Presidential health not a new concern
For approaching four decades, it has been the norm for candidates running for the Oval Office to discuss and potentially release their medical information. Before 1980, presidents commonly hid significant medical issues from the American public; Franklin Delano Roosevelt hid his inability to walk and stand for his four term presidency, before dying from heart troubles and high blood pressure in April 1945. John Fitzgerald Kennedy hid his Addison’s disease during his campaign and presidency, even though it posed a significant risk to his health, and also had osteoporosis and took medicine for anxiety. Woodrow Wilson suffered from a stroke in office which was covered up by his wife Edith. William Henry Harrison, the shortest serving president, died of pneumonia a month after he contracted it at his inaugural address. Attempts to disguise iclement health are thus seen to be a common occurence in U.S. presidential history.
It wasn’t until 1980 that reporters began investigating the health of the Commander-in-Chief and candidates for that office. Lawrence Altman, a campaign reporter for the New York Times and a MD, was the first to interview candidates for president about their medical conditions. He asked Ronald Reagan about the health of his mother, a subject he hadn’t been vocal about during his campaign. Reagan explained this was because his mother ‘had become senile’ at the end of her life. Reagan would suffer from Alzheimer’s late in his presidency, as well as have cancerous cells removed from his colon. He made decisions after the operation he later did not remember.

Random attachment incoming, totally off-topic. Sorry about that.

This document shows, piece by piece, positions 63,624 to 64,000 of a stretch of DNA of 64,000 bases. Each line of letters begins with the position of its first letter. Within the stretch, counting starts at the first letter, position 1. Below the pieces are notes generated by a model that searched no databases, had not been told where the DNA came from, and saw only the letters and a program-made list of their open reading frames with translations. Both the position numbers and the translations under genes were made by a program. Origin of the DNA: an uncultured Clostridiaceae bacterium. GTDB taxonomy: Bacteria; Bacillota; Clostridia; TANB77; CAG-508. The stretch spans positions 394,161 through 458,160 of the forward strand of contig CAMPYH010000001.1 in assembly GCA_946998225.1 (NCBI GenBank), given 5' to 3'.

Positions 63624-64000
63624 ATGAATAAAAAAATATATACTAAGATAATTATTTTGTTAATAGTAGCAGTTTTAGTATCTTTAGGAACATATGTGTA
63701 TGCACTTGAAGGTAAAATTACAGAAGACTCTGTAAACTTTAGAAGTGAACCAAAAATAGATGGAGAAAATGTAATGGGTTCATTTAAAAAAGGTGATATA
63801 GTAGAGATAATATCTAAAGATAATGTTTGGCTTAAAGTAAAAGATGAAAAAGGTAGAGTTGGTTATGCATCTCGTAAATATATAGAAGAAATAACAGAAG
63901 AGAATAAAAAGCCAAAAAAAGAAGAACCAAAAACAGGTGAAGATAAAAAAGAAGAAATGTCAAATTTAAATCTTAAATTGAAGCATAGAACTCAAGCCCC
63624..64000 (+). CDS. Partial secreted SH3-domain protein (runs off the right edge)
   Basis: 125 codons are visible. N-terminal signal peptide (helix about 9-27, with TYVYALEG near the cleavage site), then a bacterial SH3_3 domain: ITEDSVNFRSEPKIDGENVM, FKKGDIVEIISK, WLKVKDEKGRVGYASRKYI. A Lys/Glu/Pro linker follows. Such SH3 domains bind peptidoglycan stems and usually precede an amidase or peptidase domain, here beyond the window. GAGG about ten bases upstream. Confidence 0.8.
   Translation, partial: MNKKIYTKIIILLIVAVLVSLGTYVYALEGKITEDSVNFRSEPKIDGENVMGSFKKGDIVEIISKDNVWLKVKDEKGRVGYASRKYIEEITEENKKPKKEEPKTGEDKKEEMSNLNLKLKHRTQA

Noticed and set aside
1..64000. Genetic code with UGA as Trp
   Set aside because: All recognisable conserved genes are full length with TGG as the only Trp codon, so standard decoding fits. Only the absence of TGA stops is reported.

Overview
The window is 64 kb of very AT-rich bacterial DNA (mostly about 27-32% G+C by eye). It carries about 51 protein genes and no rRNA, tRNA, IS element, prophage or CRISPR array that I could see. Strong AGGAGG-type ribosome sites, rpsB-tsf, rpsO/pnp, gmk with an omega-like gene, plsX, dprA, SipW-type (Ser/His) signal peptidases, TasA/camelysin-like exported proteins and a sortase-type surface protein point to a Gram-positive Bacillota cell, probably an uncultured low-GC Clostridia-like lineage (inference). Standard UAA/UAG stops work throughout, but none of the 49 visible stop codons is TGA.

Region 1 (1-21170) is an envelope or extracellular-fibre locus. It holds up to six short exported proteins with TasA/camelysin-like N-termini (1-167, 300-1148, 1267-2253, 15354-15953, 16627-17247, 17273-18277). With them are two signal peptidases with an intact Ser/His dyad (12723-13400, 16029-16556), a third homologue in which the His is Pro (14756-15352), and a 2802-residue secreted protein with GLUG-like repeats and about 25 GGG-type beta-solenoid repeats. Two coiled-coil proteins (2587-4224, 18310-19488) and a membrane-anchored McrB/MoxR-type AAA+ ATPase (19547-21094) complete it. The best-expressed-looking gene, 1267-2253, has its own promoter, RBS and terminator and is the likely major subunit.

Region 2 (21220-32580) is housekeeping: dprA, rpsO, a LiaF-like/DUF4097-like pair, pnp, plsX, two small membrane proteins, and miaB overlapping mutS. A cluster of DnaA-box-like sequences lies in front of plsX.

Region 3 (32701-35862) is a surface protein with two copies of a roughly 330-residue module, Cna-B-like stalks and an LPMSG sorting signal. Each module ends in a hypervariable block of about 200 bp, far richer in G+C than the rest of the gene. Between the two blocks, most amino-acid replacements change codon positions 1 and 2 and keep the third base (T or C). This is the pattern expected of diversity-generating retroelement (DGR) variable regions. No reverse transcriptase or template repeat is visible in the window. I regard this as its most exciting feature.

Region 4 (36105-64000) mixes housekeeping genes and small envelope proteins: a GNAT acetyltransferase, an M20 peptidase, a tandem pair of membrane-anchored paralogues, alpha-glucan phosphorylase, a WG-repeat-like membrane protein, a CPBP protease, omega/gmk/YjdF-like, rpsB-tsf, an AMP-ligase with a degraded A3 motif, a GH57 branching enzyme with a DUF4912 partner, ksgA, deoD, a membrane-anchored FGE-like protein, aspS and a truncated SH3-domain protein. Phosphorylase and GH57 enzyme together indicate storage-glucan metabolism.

Since that interview, it has been common to inquire about presidential candidates’ health. It has become a measurement with which we judge qualification for office. When Michael Dukakis’s psychiatric wellness was called into question, it caused setbacks his campaign staff were unable to bridge, even though the accusations were false. In 2008, anxieties about John McCain’s age pressured his campaign into releasing the candidate’s detailed medical records. This move set a precedent followed in the 2016 election. Considering the past 40 years of elections, the recent prying into Hillary Clinton’s health is not unusual.
However, just because this has become the norm does not mean it should not be questioned. Since Clinton left the 9/11 memorial on its fifteenth anniversary, concerns over how far into a candidate’s private life reporters and the public should foray have resurfaced. Lawrence Altman is of the opinion that, “individuals who run for office, and celebrities, give up a lot of their privacy in American society… so if you’re running for office you know you should be asked about your taxes…you should be asked about your health. It’s come to be something you disclose. I don’t think it’s invasive.” He stipulated later in his interview for New York Times podcast The Run Up that these health disclosures must be done with the consent of the candidate and their doctor.
After public speculation into Clinton’s health, and whether she has disclosed all she ought to, both candidates have released official medical transcripts. But this has not completely quieted the issue. People still question whether Clinton is too ill for office, and the Trump campaign continues to theatrically probe this point.
Debates over presidential health bring up questions of age discrimination, highlighted in perceptions of McCain’s wellbeing in 2008, and potential discrimination due to Clinton’s gender. Her supporters express concern over whether she is being perceived as more frail than a male candidate of her age and health would be perceived.
Constituents seem to want these records released for sake of transparency, but it may not affect how they actually vote. The presidency is a strenuous job, and those claiming Clinton’s health would compromise her abilities are misguided. After the candidates examinations have been released, rhetoric will again become the main indicator for constituents of who should hold the office.